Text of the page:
Part of the basic American bargain is that if you take responsibility, work hard and play by the rules, workers can count on fair wages, freedom from discrimination on the job, and safe and equitable workplaces. Taxpayer dollars shouldn’t be used by unscrupulous employers to drive down living standards for our families, neighbors, and communities. By creating incentives for better compliance and a process for helping contractors come into compliance with basic workplace protection laws, the Executive Order is basic good government that will increase efficiency in federal contracting and will help strengthen our workforce and our economy.

Ohio State “Victim” of Harassment Calls Investigation “Deeply Flawed”

ohio stateThe social media fallout from the discharge last week of Jonathan Waters, the Director of the Ohio State University Marching Band, has been extensive.  The University discharged Waters following issuance of an investigation report that concluded:

1) The Marching Band’s culture facilitated acts of sexual harassment, creating a hostile environment for students.

2) Jonathan Waters, the Marching Band’s Director, knew or reasonably should have known about this culture but failed to eliminate the sexual harassment, prevent its recurrence, and address its effects.

Click here to read full report.

Now, one of the alleged victims of sexual harassment has taken to Facebook to “take issue with the report” that she calls “deeply flawed.”  In her post, she says “what angers me the most is that, in spite of my feelings, I along with several others on the list have been mischaracterized as victims of “sexual harassment” without being asked directly for our input.”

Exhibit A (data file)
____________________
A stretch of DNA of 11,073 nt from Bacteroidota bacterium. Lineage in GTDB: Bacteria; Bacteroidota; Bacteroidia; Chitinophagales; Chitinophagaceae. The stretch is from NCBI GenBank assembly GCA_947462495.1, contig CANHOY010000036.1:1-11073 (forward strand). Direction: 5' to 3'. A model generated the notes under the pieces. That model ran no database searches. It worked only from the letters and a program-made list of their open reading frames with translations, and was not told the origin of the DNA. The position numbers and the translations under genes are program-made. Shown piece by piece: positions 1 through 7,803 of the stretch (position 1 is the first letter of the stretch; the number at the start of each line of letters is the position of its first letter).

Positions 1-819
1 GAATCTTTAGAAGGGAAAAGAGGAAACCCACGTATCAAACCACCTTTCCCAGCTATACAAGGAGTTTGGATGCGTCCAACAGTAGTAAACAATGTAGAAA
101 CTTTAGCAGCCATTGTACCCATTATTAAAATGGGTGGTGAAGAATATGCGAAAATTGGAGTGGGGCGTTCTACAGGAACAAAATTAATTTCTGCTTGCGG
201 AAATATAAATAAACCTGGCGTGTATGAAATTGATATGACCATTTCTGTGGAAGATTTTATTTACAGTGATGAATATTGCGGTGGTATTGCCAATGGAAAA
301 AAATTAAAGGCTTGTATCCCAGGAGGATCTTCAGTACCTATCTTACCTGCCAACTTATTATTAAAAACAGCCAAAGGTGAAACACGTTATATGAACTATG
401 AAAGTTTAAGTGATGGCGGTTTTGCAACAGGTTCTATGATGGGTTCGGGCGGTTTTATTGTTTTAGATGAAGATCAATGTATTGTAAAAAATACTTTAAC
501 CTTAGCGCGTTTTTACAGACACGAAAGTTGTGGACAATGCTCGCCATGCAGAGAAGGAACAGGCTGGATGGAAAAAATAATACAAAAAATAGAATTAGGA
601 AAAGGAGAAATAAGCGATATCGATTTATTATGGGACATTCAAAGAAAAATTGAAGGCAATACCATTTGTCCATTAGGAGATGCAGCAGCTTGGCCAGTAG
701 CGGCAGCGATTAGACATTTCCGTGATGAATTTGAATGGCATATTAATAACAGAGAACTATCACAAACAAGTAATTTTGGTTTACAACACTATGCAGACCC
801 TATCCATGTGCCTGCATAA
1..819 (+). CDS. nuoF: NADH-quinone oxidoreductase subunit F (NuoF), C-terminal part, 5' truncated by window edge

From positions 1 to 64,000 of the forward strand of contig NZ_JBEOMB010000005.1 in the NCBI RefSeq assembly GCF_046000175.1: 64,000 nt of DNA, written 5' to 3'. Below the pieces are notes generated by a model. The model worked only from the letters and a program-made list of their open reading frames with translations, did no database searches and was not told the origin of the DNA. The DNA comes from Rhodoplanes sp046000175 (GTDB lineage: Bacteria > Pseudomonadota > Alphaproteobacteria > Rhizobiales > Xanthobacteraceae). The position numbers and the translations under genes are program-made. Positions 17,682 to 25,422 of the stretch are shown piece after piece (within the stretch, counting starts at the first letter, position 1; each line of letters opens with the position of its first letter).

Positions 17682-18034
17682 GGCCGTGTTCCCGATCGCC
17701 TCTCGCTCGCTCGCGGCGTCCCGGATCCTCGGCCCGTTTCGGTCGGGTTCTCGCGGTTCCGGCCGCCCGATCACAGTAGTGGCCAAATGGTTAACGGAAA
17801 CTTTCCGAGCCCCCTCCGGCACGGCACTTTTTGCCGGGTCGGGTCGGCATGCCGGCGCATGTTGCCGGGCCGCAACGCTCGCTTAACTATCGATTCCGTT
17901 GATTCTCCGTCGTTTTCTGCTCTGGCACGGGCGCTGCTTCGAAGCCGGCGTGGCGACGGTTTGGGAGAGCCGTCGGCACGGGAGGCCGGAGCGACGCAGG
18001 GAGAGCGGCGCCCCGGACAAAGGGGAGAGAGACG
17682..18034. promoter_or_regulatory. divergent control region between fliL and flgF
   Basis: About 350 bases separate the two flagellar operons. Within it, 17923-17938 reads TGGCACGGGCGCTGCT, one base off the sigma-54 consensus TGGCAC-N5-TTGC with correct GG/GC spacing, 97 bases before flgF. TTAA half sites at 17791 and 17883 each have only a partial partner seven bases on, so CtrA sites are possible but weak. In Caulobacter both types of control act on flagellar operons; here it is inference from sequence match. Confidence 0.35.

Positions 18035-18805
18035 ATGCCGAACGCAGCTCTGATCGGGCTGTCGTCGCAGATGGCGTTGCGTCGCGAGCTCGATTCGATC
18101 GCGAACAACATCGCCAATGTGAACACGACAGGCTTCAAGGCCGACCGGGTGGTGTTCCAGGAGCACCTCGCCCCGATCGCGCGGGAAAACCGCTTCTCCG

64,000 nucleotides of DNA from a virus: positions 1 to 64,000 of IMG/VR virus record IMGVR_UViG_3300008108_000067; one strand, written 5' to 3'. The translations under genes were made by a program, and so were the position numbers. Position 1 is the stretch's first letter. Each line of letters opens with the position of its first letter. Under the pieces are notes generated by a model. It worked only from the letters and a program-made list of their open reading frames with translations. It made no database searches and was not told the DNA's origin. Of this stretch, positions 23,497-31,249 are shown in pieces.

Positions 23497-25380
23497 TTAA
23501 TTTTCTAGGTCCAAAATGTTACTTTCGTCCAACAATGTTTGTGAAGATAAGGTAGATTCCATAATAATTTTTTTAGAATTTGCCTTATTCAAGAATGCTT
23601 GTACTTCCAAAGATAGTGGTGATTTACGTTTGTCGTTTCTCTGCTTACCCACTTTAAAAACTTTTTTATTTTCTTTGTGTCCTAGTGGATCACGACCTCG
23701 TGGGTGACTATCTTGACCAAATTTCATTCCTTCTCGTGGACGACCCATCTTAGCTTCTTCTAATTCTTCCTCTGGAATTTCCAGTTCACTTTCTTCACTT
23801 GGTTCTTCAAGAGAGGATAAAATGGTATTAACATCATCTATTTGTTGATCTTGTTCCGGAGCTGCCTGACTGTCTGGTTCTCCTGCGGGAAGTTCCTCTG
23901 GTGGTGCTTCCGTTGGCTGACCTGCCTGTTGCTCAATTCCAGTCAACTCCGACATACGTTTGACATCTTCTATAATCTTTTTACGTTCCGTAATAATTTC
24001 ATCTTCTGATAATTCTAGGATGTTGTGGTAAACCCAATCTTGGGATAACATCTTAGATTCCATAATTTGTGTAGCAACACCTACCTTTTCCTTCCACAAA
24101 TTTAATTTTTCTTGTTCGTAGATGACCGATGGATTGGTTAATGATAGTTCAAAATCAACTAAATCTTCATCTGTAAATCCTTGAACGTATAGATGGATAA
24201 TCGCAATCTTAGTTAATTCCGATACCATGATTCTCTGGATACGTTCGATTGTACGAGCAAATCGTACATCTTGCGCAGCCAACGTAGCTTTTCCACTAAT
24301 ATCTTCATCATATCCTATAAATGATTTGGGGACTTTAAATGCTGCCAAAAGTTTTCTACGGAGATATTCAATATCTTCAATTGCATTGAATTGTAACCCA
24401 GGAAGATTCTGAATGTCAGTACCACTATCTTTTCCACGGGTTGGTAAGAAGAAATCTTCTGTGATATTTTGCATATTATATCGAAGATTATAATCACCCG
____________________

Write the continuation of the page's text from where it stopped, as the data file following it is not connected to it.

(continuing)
Click here to read her full Facebook post.

As I’ve written about before, social media has changed the game of workplace investigations.  The leverage social media provides employees can be more problematic and immediate than a traditional administrative charge or even a lawsuit.  A quick post can negatively impact employee morale, as well as damage recruitment and retention efforts.

Click here for a few communication strategies and practical “how to” recommendations organizations can use to increase the likelihood employees and other stakeholders will will accept the results of an organization’s internal investigation and refrain from raising the concern to third-parties on social media or to the government or adversarial counsel.

Hat tip to Bob Webner.


Hobby Lobby Decision Creates Costly Uncertainty

What happened to the Establishment Clause?

What happened to the Establishment Clause?

Much will be written in the coming days about the Supreme Court’s ruling in the Hobby Lobby case.

Here’s my two cents:  Justice Ginsburg got it right when she noted in her dissent that the Supreme Court has in this 5-4 decision “ventured into a minefield.”